An Iowa training drill involving a mock school shooting by a teen venting anger over illegal immigration was canceled Friday after authorities said a real shooting was threatened at the high school where the drill was to take place.

Pottawattamie County Sheriff Jeff Danker said his office was notified about the threat that came to the school Friday morning from an out-of-state phone caller who threatened a shooting at Treynor High School, the site of the four-hour drill scheduled Saturday for police, firefighters and other first responders.

The caller stated something along the lines of, "'Your school shooting drill may be a reality today,"' Danker said. He said three deputies went to the school Friday morning as a precaution. It was not immediately clear when or if the exercise would be rescheduled. County emergency management officials did not immediately return messages Friday.

The drill has gained attention amid concerns raised by groups opposed to illegal immigration that say the fictitious scenario had a political agenda in featuring a teen with ties to a white supremacist group and gun enthusiasts who was angry about immigration issues.

Iowa Minutemen state director Robert Ussery said his group opposed the drill, which he said painted "people who believe in enforcing our laws as criminals," but members wouldn't have made threats against the school. "We're not geared toward violence, but toward education and trying to change the laws," Ussery said.

Exercise director Doug Reed had said Thursday that the county incorporated the immigration issue into the scenario to get Department of Homeland Security funds to cover the training. To qualify, Reed said, the exercise needed to be about terrorism -- which the federal government defines as the use of violence to intimidate or coerce a government or population as a means to further a political or social objective.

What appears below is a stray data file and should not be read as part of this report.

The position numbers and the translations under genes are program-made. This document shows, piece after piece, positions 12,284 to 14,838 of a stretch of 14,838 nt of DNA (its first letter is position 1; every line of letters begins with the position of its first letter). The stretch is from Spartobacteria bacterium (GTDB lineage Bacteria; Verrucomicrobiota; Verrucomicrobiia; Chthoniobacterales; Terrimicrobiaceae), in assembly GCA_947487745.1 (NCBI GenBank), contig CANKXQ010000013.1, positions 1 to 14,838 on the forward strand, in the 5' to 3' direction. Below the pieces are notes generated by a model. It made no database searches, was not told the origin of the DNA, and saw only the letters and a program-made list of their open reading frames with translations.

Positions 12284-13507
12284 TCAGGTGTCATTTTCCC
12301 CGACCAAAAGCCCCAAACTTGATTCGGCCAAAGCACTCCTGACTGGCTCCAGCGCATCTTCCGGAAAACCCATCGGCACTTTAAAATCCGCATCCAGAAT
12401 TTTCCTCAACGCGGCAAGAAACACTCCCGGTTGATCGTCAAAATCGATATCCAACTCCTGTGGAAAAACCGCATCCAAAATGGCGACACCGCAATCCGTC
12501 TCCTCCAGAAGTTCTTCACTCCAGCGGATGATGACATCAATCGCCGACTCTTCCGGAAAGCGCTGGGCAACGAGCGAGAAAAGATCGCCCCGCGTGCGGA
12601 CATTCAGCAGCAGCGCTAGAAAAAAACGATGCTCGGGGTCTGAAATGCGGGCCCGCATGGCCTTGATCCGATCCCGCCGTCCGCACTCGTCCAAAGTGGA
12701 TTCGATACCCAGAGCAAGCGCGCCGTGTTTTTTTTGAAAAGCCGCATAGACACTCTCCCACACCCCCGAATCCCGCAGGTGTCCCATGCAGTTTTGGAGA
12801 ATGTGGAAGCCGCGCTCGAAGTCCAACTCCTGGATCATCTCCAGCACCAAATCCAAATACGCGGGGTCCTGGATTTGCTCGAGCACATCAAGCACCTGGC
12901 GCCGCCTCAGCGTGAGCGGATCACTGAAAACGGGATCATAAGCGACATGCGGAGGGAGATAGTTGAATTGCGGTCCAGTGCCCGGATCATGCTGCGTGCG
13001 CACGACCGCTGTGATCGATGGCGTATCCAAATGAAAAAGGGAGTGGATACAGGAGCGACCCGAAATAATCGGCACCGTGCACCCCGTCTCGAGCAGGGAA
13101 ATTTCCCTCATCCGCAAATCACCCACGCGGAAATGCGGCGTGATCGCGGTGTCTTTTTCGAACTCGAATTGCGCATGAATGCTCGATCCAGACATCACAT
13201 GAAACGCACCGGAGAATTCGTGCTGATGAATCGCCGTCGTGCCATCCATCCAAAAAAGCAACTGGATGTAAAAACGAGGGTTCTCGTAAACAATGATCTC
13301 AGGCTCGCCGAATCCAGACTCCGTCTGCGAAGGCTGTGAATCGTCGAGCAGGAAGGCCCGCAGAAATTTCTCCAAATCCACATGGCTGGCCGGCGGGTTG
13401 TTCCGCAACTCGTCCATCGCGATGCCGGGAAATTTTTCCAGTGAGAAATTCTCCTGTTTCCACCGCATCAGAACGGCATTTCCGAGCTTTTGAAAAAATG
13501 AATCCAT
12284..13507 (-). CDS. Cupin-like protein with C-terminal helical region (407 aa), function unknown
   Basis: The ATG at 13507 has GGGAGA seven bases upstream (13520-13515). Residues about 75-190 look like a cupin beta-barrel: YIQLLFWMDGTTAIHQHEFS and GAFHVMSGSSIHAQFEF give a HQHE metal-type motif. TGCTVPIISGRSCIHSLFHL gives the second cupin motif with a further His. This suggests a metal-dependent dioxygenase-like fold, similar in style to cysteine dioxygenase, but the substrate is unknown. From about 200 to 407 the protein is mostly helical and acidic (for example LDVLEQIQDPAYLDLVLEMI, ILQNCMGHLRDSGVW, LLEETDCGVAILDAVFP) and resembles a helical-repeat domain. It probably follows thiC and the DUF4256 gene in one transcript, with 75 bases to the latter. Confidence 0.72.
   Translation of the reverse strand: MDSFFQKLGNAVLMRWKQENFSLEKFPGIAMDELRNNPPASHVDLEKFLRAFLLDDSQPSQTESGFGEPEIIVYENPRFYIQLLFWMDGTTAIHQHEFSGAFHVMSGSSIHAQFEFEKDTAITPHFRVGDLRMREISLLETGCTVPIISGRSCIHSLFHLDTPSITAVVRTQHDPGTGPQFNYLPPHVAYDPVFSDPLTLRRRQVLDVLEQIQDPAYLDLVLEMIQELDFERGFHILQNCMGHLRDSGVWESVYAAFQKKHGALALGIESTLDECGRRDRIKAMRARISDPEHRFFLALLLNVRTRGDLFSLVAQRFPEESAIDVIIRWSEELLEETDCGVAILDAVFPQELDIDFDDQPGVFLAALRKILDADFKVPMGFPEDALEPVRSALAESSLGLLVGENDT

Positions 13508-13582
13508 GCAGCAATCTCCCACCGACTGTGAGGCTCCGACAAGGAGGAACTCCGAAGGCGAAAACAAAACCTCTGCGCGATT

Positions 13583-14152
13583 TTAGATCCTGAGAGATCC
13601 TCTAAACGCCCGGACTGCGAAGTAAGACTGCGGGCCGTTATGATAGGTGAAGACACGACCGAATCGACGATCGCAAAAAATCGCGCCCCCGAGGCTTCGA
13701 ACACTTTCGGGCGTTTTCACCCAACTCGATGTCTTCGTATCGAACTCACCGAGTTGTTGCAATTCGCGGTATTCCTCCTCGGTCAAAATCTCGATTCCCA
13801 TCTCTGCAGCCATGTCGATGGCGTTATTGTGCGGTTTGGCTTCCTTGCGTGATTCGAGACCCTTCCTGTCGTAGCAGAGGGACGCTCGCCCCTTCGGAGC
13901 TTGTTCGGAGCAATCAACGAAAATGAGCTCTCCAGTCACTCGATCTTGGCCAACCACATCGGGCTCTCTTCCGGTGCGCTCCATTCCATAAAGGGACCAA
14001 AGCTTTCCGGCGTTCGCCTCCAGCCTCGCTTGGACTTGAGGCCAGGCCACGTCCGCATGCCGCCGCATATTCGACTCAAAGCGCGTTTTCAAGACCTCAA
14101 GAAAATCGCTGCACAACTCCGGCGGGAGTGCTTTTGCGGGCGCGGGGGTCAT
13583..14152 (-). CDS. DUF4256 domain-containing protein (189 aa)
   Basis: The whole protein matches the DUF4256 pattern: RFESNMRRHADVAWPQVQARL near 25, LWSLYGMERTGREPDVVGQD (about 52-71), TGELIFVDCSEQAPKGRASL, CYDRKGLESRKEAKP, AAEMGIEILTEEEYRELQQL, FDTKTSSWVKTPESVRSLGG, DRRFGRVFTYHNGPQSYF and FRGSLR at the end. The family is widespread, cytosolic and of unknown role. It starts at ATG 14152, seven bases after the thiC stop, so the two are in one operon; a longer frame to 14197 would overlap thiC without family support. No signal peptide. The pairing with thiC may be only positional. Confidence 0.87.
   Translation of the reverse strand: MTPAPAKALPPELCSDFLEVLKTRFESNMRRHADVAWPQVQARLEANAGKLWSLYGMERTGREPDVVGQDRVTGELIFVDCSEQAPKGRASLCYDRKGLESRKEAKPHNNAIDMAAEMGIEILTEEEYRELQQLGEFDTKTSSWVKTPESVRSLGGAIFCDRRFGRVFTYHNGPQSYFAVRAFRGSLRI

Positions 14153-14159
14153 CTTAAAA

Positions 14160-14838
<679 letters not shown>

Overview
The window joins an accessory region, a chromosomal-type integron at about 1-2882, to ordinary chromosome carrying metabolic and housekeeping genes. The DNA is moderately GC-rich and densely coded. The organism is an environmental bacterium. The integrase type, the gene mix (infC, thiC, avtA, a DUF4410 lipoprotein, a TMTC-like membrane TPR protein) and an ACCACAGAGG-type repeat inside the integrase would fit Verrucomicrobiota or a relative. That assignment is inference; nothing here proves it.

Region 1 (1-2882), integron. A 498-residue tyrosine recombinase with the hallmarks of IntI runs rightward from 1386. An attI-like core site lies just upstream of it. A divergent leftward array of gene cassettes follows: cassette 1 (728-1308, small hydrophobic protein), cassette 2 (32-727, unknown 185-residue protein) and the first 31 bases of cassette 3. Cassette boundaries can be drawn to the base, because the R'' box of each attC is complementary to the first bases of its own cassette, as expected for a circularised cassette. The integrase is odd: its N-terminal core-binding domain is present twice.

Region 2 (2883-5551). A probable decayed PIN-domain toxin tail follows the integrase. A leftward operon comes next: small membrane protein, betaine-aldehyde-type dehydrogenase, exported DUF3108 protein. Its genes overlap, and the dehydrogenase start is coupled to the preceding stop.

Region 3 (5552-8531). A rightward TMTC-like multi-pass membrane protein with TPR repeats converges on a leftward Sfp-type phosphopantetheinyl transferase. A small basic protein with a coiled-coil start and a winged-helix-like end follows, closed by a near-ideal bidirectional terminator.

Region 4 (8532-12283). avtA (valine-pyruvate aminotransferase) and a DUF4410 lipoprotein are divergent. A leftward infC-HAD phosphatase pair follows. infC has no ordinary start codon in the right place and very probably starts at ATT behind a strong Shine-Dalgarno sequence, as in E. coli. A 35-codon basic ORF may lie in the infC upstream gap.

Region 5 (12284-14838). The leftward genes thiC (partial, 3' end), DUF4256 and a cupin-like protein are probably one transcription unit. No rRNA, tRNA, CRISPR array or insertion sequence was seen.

The statute that established the State Homeland Security Program says the federal department provides money to states to disburse to local agencies that meet the criteria: to help prevent, prepare for, protect against and respond to acts of terrorism.

Homeland Security spokesman Matt Chandler said the federal department gives money to states to hand out locally. Specific scenarios aren't dictated by the federal government but are developed on the state or local level, he said.

Stefanie Bond, a spokeswoman for the Iowa Department of Homeland Security, said the state office provides funding but has no involvement in the planning or approval process.

"The county puts together their own scenario that must meet federal criteria," she said.

Details of the Iowa scenario were not supposed to be made public before the exercise so as not to influence participants, but the information spread Wednesday and Thursday through social media websites.

The backdrop for the drill, according to the county's 41-page plan, is an influx of minorities into the community that has led to economic instability and sparked racial tensions. In the scenario, handwritten notes have been found at the school threatening violence against minority students: "If you don't get rid of them, we will."

One of the fictional shooting suspects is described as the son of a white supremacist whose family members are gun enthusiasts. The teen has protested with anti-immigration demonstrators and is known to have a quick temper.

The mock shooting unfolds as two teens approach a group of minority students in the school cafeteria and shout racial slurs. One makes comments to the effect "that he is tired of them moving in and stealing jobs and money from Americans," according to the exercise plan. One of the attackers shoots, then the other yells "the revolution begins."

Treynor school superintendent Kevin Elwood said he received about 100 emails opposing the drill over the past day.